"[They] covered themselves with dust and glory."


or that which conflicts with logic, such as:
"They saw lots of thunder and lightning."
which as the wiki points out, "Logically, they only "saw" the lightning."

I personally find Canto 3 in many ways weaker than the others, but not strikingly so, and again, a personal preference more than an objective poetic one. The poem itself seems to inspire a great deal of love/hate from critics and poets, but then again, depending on whom you believe, that might be the point...


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Zadignose | 444 comments My first impressions, I'm sorry to record, were rather negative and critical. I do need to read the poem again in its entirety. But I would characterize the book so far as:

A Foreword which momentarily seems dry, but soon it becomes apparent that the editor/commentator/interpreter is a bit mad, kind of a stalker, and probably delusional. It also seems to be a parody/mockery of the nature of the interpretation of art. Unfortunately, it is not yet particularly witty or entertaining, and at times I must wonder whether even a delusional person would write something that makes his own delusion so plain.

The poem then arrives. At least at first reading it seems like a kind of doggerel, occasionally literary, often pedestrian, which may be played for humor/parody, but again it doesn't seem quite funny most of the time. It does have its moments. When I tried rereading the beginning, admittedly it seemed better on a second go, so I will try again. Meanwhile, there are some potentially affecting elements to the story narrated through the poem, the most outstanding of which is the death/disappearance of the daughter.

I suspect that some surprises relating to this will be revealed later in the "commentary."

There may also be some interesting metaphysical musings within. I did like the image of the illusory connection between the interior world of Shade's home and the exterior world, with his comparison of himself to the bird slamming into the window (beginning of first canto).

Again, some of the intentional absurdity within the poem draws attention to itself--such as the sudden transition from meditations on near-death and out-of-body experiences to the frustrations of shaving a stubborn beard--which may also be played as a metaphor of sorts, but it's intentionally clumsy--some of this seems as though it ought to be funnier, or more profound, or both, but it's lukewarm on all fronts.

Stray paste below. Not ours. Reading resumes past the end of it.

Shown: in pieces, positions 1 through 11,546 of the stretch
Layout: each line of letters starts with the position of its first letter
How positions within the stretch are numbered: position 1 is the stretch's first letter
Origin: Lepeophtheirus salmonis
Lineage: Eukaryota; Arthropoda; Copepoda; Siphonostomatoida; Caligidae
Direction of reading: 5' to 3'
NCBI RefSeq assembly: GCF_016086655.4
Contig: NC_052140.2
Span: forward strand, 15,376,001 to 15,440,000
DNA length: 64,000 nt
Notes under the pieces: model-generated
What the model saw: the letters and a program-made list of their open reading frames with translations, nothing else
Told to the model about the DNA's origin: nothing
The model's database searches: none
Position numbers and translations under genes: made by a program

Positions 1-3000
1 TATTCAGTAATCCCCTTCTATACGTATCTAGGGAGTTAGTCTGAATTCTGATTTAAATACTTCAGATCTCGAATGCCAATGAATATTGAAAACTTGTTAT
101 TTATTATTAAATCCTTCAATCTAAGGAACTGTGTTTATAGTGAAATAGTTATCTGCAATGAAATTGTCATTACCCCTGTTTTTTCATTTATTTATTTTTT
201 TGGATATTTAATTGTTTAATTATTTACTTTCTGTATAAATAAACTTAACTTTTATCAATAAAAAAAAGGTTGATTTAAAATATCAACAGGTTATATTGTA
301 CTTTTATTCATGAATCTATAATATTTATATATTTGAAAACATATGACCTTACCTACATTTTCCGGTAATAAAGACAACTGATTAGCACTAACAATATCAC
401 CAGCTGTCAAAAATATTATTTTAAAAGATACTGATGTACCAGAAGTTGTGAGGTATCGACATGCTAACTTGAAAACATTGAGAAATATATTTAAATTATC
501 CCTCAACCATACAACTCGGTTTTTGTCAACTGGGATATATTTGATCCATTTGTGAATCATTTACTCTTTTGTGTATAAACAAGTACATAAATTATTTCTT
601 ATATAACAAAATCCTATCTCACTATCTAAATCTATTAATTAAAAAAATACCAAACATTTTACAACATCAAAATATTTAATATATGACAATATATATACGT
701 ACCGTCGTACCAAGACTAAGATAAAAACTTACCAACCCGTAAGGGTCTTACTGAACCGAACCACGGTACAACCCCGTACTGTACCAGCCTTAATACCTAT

I'll browse through some passages again and return to this. Overall, though, it so far feels that this whole text is going to be a big joke on us. We're being played for fools, especially if Nabokov anticipates any funny business in our clumsy attempts to interpret (and thus misinterpret) the work and the implied authorial intent.


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William Mego (willmego) | 119 comments What is your primary objection to the poem? Doggerel is of course a powerful and loaded term, and I find it hard to justify unless you have some case to claim the order of words is demonstrably forced to keep the meter. Otherwise I'll assume you intend it as a sort of hyperbole for effect..it is a sort of "nuclear option" in poetry. In fact it would be hard to find a single word that carries more power as such.

I see what you call a sudden transition to shaving a beard as trying to call attention to process, that when we shave our beards our thoughts might wander to deeper places. [Or soaping a leg..Pale Fire, Canto Four, lines 840-844] I don't see the poem as any attempt at humor though.

I don't find the humor to have begun yet with the Foreward. I think Nabokov is setting up the situation, and trying to leave us a little bit confused as to Kinbote and his veracity, not to mention his intent. He will leave us with far more confusion about him later still. I do feel there's a great deal of humor in the commentary however. Yes, to some extent the humor is directed at the idea of commentator/reviewer/academic, but some would even take ire at that, esp those who feel the poem is deliberately made to be second-rate (funny we cannot agree even to this)